The five-year graft survival after cadaveric and living donor kidney transplantation has been reported as 66% and 67%, respectively.[2] According to the USRDS database annual graft loss rate was 4% in renal transplantation patients.[3] In another study conducted by examining the transplantation database (UNO/ OPTN) of the same country, it was found that allograft insufficiency developed in a significant proportion of patients in the late period of transplantation.[4]

According to international studies, when the hemodialysis (HD) patients are examined, the number of patients who gets reiniated on dialysis after renal transplantation failure have been increasing.[5] Similary, according to USRDS database also, the number of patients who return to HD after renal transplant failure have been increasing in the past 20 years. However, the ratio is stable around 4%–5%.[6] Similar findings may also exist in Europe, but there is no such calculations in the database of the European Kidney Society.

According to the Ministry of Health organ transplant registration system, there were 14,936 patients who had underwent renal transplantation in Turkey from 2011 to the end of 2015. On the other hand, according to Turkish Society of Nephrology’s 2015 registry report, the number of patients who were monitored with functional graft was 6515.[7] Moreover, there is no information about remaining patients. According to registry of the Turkish Society of Nephrology between 2011 and 2015, yearly rates of mortality and return to dialysis ranged from 1.7% to 4.83% and 1.31% to 3.5%, respectively. However, there have been no long-term data of these patients.[7] Therefore, we aimed to reveal the prevalence of patients returning to HD due to nonfunctioning graft in our country.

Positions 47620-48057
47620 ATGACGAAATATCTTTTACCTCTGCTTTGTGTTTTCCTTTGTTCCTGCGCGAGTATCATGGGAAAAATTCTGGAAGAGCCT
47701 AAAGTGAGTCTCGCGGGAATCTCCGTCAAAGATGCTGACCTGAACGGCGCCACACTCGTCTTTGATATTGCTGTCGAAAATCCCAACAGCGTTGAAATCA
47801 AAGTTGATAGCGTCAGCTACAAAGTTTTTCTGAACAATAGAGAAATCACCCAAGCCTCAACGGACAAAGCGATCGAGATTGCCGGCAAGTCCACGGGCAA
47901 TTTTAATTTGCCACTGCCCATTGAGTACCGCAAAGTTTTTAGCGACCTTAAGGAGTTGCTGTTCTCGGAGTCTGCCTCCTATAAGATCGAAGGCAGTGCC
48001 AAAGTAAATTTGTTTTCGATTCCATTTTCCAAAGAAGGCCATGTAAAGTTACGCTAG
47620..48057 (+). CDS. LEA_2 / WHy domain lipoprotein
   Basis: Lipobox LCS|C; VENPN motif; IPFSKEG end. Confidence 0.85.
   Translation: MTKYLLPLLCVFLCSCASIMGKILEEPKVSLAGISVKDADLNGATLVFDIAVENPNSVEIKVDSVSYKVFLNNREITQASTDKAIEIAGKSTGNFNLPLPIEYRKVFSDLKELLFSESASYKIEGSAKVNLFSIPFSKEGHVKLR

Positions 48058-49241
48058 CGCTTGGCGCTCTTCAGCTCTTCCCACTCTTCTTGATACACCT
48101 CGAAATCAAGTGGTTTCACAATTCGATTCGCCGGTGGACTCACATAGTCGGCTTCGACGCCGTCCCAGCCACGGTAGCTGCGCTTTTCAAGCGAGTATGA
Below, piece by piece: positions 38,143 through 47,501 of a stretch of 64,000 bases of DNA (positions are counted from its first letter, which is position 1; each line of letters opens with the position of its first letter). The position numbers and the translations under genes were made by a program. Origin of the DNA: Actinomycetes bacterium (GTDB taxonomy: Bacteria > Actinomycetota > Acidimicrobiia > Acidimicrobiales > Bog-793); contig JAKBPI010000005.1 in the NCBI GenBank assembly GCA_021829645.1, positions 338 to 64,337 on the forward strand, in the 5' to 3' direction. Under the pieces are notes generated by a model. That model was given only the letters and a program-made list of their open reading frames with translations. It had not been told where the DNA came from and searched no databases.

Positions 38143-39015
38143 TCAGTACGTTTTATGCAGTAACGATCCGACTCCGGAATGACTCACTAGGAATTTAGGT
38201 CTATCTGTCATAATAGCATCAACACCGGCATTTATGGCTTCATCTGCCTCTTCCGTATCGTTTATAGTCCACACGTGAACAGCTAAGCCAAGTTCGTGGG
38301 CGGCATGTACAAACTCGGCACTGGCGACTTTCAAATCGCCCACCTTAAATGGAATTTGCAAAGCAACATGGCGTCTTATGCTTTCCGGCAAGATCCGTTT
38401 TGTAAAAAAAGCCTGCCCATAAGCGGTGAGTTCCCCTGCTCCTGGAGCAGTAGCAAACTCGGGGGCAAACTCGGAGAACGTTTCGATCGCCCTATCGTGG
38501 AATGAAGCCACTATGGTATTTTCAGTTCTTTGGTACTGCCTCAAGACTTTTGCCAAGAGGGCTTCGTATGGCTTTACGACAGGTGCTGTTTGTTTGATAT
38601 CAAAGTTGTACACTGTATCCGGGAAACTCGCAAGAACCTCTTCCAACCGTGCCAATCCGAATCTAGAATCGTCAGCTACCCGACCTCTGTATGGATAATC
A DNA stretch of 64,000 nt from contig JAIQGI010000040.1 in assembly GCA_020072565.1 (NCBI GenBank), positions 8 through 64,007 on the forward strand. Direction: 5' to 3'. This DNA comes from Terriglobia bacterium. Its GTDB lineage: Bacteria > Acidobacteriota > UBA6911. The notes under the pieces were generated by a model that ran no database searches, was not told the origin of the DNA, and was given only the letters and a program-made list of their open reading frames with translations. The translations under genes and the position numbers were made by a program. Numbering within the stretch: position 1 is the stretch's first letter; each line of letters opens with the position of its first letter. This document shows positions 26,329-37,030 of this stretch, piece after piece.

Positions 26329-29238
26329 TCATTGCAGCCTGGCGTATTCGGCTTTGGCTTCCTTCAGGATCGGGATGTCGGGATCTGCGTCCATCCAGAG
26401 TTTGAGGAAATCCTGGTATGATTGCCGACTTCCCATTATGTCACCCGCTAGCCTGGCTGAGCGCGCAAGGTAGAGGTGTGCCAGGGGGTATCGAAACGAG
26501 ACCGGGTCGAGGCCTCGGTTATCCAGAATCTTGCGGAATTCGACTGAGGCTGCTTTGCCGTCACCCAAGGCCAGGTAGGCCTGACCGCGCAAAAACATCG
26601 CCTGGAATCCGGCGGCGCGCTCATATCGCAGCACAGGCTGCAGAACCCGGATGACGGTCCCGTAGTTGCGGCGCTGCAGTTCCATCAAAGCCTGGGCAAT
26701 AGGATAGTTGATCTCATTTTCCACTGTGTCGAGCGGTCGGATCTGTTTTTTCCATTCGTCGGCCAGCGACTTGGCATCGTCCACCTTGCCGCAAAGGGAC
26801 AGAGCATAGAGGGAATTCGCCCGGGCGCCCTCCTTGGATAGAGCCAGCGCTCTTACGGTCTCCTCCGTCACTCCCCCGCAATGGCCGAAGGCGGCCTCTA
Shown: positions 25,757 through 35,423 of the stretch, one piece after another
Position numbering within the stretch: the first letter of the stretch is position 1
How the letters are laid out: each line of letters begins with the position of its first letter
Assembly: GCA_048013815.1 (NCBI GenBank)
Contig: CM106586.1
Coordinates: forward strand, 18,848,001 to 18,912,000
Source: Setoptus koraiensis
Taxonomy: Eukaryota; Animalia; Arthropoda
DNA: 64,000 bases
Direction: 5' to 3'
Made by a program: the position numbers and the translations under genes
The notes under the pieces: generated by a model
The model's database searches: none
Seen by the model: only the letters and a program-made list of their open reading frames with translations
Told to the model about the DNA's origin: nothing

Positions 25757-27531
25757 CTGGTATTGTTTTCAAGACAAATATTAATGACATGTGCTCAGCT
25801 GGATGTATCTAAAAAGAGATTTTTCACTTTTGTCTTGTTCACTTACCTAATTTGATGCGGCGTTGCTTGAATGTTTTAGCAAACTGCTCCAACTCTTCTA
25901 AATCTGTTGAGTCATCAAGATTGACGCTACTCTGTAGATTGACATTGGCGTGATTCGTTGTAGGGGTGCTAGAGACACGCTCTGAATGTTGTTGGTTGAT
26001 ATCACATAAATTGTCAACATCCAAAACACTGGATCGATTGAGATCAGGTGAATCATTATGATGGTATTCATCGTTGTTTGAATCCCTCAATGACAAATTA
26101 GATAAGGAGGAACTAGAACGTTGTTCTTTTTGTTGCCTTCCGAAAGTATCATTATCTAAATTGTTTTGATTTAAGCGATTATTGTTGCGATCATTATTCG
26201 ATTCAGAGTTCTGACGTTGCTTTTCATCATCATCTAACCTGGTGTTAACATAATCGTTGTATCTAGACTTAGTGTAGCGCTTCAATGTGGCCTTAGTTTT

Subjects and Methods Top


The study protocol was approved by the Medical Ethics Committee of Necmettin Erbakan University (School of Medicine, Konya, Turkey). Written informed consent was obtained from patients.

For the results of our study to represent all of our country, HD units were selected from different geographical regions. A total of 1498 (males: 826, females: 672) HD patients who undergo HD at 22 different HD centers were included in the study.

Patients were examined retrospectively from patient registry files of HD centers. The information was entered into a previously prepared form. The name of the HD center, the total number of HD patients, the number and gender of patients who had previously undergone renal transplantation, and informations related to transplantation were recorded in the form.


   Statistical Analysis Top


The statistical analysis was carried out by the Statistical Package for the Social Sciences for Windows version 18.0 (SPSS Inc., Chicago, IL, USA). Data were expressed as the mean ± standard deviation (SD), with a significance level of Ρ <0.05. The normal distribution suitability of the variables was examined by the Kolmogorov–Smirnov/Shapiro–Wilk test. The mean value ± SD for normal distribution data and the median (minimum to maximum) value for nonnormal distribution data were used. The Mann–Whitney U-test was used to show the difference between two independent groups without normal distribution. The Kruskal–Wallis test was used to show the difference between more than two groups of values and the Pearson Chi-square statistical test was used to compare categorical data.


   Results Top


In this study, 1498 (male: 826, female: 672) adult HD patients were examined in a total of 22 HD centers. A total of 77 patients (male: 56, K: 21) were found to have undergone renal transplantation which were performed between 1979 and 2014. The prevalence of patients, who got reiniated dialysis after transplantation, was found to be 5.1%. Eleven of these patients were transplanted from cadavers (14%) and 66 were from living donors (86%). When living donor transplants were examined, mostly, mothers kidneys (33%) were used for graft.